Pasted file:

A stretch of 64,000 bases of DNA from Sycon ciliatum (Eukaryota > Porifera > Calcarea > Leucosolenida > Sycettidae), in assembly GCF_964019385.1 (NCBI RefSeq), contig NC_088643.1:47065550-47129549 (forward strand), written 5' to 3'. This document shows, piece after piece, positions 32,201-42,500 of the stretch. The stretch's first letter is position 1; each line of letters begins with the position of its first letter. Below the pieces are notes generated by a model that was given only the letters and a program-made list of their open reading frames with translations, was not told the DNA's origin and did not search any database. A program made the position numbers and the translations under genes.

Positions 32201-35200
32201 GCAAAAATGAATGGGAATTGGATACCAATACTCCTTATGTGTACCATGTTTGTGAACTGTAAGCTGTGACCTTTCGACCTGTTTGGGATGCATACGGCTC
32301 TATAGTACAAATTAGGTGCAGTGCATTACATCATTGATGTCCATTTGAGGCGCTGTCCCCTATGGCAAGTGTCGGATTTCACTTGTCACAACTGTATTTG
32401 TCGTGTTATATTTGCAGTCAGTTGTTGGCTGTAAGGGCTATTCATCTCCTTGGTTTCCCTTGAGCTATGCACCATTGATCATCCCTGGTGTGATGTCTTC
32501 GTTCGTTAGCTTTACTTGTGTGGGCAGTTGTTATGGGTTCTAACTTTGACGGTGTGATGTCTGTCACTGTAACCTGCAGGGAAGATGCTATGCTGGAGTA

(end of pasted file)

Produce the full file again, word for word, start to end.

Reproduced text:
A stretch of 64,000 bases of DNA from Sycon ciliatum (Eukaryota > Porifera > Calcarea > Leucosolenida > Sycettidae), in assembly GCF_964019385.1 (NCBI RefSeq), contig NC_088643.1:47065550-47129549 (forward strand), written 5' to 3'. This document shows, piece after piece, positions 32,201-42,500 of the stretch. The stretch's first letter is position 1; each line of letters begins with the position of its first letter. Below the pieces are notes generated by a model that was given only the letters and a program-made list of their open reading frames with translations, was not told the DNA's origin and did not search any database. A program made the position numbers and the translations under genes.

Positions 32201-35200
32201 GCAAAAATGAATGGGAATTGGATACCAATACTCCTTATGTGTACCATGTTTGTGAACTGTAAGCTGTGACCTTTCGACCTGTTTGGGATGCATACGGCTC
32301 TATAGTACAAATTAGGTGCAGTGCATTACATCATTGATGTCCATTTGAGGCGCTGTCCCCTATGGCAAGTGTCGGATTTCACTTGTCACAACTGTATTTG
32401 TCGTGTTATATTTGCAGTCAGTTGTTGGCTGTAAGGGCTATTCATCTCCTTGGTTTCCCTTGAGCTATGCACCATTGATCATCCCTGGTGTGATGTCTTC
32501 GTTCGTTAGCTTTACTTGTGTGGGCAGTTGTTATGGGTTCTAACTTTGACGGTGTGATGTCTGTCACTGTAACCTGCAGGGAAGATGCTATGCTGGAGTA